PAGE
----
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Preservationists 'speechless': Pre-permit Ingleside demolition raises ire

It sounds like a joke.

"I tell ya, the county's historic preservation codes are so weak," the comedian says, "you can apply for a demo permit after you've demolished your old house." Bada-boom!

But it's no joke. 

Recently, when County historic resources planner Margaret Maliszewski received a demolition permit for the house at Ingleside Farm on Garth Road, she wanted to save or at least document the two-story, circa 1938 structure that had been mostly recently renovated by renowned local architect Floyd Johnson. When Maliszewski called the contractor to confer about what she thought was an upcoming demolition, she was informed that the house had already been taken down.

"We estimate that two or three buildings were demolished in the past two years before the permit was approved," says Maliszewski.

And those are the ones they know about.

"We have no system for tracking the number of buildings that are demolished without permits," she says. 

The County's Historic Preservation Committee supports the documentation of historic structures prior to demolition, and tries to do as many as they can each year, but when property owners choose to demo places on their own, there's little the County can do.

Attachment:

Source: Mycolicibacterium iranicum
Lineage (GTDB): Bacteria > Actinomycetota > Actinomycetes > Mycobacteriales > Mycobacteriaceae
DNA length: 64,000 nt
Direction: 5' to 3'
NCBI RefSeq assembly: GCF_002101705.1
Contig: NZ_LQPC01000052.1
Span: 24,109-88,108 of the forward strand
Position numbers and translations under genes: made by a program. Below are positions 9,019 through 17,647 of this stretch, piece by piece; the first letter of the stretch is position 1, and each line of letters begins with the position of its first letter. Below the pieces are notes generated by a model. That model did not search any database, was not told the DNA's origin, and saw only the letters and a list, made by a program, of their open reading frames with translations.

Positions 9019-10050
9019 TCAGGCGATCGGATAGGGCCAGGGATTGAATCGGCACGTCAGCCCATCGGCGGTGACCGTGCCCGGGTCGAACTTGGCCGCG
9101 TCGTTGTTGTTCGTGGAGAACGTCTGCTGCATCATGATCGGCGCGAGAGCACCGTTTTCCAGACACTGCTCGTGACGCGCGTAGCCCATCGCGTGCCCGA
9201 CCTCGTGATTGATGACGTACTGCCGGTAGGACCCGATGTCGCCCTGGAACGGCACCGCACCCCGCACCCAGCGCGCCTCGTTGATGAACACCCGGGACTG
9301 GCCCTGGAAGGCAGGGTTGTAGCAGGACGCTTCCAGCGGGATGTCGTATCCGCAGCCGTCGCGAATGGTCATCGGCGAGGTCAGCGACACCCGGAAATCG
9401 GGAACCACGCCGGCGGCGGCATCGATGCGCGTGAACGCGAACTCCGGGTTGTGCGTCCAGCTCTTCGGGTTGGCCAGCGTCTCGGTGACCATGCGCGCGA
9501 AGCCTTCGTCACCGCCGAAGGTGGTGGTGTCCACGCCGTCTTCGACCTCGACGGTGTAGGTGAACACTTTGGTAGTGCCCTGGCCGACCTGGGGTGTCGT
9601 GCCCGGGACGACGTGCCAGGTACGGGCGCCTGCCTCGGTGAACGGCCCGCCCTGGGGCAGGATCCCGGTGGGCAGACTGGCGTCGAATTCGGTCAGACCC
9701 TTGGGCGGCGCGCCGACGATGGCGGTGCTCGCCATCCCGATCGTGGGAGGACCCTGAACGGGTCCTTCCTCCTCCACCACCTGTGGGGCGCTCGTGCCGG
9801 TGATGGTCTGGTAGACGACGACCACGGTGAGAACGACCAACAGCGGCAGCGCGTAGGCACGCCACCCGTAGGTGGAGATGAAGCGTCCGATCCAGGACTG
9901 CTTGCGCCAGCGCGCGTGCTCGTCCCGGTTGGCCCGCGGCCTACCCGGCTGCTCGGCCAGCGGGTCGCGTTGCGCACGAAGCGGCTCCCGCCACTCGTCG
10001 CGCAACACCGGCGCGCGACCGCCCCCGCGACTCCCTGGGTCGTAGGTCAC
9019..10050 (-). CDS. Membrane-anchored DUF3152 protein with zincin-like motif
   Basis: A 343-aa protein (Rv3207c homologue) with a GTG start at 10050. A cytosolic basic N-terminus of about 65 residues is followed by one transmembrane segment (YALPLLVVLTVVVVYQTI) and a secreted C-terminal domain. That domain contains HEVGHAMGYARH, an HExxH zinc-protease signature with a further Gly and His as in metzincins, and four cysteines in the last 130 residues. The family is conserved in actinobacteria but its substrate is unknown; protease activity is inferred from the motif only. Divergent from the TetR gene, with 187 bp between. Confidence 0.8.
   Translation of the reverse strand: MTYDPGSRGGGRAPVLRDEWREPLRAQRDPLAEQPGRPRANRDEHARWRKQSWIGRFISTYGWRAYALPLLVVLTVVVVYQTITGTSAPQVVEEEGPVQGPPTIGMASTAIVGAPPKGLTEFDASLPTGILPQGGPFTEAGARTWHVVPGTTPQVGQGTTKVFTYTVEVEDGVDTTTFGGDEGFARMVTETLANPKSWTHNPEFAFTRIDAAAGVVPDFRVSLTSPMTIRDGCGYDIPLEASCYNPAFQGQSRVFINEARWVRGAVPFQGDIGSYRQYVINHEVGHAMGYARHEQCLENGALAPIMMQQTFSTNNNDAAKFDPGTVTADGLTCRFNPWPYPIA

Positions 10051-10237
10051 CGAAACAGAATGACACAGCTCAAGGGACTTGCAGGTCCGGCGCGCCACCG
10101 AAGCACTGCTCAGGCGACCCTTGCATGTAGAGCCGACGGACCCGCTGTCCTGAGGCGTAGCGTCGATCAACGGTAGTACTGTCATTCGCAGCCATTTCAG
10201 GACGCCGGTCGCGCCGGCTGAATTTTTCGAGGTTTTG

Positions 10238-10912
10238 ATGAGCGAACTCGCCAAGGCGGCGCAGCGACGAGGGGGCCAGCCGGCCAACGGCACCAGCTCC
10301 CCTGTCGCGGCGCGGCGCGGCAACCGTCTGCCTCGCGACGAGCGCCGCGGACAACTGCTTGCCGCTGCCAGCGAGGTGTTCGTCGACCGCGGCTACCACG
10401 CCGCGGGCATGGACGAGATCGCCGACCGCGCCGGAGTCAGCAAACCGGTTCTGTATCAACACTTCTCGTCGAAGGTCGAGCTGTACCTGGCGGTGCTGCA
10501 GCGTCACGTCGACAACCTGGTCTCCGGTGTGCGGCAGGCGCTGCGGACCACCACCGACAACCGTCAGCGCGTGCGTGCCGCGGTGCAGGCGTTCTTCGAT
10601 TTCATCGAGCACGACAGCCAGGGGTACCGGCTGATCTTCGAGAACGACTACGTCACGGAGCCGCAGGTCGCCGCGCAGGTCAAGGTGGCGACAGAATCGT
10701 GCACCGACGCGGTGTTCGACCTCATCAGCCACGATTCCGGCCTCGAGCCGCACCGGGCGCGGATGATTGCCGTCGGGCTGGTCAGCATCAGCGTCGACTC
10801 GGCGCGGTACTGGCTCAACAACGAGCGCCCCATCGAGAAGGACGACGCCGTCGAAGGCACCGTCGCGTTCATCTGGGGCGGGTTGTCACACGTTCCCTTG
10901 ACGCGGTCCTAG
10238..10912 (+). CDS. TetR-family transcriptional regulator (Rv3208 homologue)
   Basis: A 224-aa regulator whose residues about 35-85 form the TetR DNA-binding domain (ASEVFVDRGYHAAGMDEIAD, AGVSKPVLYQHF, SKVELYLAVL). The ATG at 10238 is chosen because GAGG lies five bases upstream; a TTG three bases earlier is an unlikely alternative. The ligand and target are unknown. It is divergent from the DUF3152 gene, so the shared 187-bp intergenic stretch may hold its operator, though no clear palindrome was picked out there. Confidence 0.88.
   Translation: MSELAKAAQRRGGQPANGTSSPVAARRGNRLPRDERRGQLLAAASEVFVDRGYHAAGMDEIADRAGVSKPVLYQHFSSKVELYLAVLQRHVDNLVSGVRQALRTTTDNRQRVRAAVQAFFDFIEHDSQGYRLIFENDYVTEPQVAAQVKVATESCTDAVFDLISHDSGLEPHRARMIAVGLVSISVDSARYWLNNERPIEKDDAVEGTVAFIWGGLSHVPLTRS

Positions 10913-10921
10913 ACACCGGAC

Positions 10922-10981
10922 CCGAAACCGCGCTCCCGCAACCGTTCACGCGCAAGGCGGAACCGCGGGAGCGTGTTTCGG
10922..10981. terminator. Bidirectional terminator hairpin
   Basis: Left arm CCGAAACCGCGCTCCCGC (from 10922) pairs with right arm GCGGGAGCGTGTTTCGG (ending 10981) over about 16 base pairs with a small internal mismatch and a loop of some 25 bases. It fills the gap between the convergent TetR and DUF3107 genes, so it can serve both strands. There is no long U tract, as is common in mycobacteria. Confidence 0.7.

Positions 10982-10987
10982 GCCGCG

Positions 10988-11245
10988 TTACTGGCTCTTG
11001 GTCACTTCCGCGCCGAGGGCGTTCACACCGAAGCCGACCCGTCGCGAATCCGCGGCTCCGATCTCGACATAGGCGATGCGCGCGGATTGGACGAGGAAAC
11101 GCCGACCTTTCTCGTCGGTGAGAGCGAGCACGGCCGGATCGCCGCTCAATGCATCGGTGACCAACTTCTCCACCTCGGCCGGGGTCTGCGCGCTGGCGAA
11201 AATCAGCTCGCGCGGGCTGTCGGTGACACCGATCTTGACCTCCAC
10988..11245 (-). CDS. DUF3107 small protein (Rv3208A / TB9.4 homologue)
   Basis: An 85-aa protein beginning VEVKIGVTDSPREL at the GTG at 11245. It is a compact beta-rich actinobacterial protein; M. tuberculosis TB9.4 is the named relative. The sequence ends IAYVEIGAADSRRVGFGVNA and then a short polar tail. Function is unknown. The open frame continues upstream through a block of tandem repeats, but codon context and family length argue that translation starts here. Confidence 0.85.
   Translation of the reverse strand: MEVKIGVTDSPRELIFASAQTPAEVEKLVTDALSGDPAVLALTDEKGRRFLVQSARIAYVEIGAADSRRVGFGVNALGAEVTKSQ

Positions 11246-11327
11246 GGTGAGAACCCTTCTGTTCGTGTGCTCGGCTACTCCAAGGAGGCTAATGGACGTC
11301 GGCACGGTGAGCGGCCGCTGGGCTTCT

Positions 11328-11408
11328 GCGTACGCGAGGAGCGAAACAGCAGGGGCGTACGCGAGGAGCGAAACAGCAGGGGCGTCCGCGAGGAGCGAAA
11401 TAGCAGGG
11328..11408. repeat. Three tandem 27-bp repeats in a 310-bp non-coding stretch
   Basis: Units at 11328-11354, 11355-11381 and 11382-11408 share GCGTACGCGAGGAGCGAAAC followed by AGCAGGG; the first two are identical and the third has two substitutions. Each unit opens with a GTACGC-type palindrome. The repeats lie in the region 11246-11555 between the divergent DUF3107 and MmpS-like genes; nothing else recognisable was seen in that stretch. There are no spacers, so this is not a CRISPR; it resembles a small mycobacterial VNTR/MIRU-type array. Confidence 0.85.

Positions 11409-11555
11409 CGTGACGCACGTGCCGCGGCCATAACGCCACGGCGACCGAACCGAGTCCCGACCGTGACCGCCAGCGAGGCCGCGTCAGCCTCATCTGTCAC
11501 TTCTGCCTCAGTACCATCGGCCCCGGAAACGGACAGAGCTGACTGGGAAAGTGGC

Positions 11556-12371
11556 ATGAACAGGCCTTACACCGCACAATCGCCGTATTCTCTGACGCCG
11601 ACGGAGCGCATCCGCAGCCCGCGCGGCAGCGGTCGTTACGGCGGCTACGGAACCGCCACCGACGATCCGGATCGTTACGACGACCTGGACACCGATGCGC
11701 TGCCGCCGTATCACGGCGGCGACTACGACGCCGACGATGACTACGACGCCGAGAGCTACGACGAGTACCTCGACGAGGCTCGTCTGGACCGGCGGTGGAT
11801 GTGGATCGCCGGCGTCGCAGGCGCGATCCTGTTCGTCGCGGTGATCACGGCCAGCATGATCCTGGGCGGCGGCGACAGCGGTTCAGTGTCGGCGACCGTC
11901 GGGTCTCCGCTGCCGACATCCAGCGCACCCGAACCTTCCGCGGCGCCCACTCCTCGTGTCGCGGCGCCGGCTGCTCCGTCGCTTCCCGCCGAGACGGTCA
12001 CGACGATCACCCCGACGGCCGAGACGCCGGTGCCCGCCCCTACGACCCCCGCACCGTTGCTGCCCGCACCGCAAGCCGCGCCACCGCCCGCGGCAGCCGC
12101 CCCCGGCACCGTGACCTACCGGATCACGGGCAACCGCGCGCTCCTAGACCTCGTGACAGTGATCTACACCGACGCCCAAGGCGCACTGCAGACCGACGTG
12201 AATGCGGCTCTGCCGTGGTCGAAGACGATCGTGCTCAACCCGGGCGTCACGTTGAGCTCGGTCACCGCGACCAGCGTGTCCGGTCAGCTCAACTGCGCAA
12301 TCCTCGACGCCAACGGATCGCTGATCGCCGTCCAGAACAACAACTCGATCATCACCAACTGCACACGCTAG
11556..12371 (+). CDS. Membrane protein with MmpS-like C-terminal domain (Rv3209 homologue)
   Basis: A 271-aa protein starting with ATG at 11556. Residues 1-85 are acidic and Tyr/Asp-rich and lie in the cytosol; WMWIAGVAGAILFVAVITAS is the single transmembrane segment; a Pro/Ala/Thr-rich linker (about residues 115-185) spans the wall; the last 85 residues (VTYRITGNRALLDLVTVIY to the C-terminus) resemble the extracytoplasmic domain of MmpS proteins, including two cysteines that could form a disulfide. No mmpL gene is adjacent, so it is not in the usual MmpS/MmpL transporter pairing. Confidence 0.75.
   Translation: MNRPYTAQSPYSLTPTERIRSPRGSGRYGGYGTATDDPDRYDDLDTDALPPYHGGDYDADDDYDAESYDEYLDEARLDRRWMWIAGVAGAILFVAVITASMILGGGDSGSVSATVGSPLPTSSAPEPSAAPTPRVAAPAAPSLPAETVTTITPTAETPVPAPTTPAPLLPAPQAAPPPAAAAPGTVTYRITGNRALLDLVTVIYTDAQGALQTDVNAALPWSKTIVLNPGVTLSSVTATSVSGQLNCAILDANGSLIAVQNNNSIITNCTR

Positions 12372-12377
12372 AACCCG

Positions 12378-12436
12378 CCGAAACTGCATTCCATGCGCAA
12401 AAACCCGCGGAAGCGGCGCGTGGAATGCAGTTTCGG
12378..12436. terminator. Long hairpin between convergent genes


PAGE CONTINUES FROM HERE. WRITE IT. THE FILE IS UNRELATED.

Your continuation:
"The Committee was speechless upon learning of its demise," says committee member Steven Meeks of the Ingleside farmhouse, "because we had no opportunity to document the structure before it was destroye...

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Case not closed: Special prosecutor named in Crozet murders

New allegations and a pending a clemency petition have prompted the naming of a special prosecutor in the case of Robert Davis, currently jailed for a 2003 double murder in Crozet that he (as well as one of those convicted in the homicides) is saying that he didn't commit.

Davis, 27, has been imprisoned since a couple of days after that horrific night in February 2003 when Nola Annette Charles, who was beaten and stabbed to death, and her toddler son, Thomas, died of smoke inhalation in the fire set to cover up the crime.

Davis' attorney, Steve Rosenfield, maintains that police coerced the then 18-year-old Davis into making a false confession after a five-hour, middle-of-the-night interrogation in which the Western Albemarle High School student said dozens of times that he wasn't involved.

Davis had been implicated by two Cling Lane neighborhood siblings, 19-year-old Rocky and 15-year-old Jessica Fugett, both of whom were convicted and currently are in state prison serving 75- and 100-year sentences, respectively. Jessica Fugett has admitted knifing Charles.

In 2004, Davis entered an Alford plea, which recognizes the prosecution has enough evidence to convict but the defendant does not admit guilt. He was sentenced to 23 years in prison.

In 2006, Rocky Fugett contacted Rosenfield and recanted his previous statements that Davis was...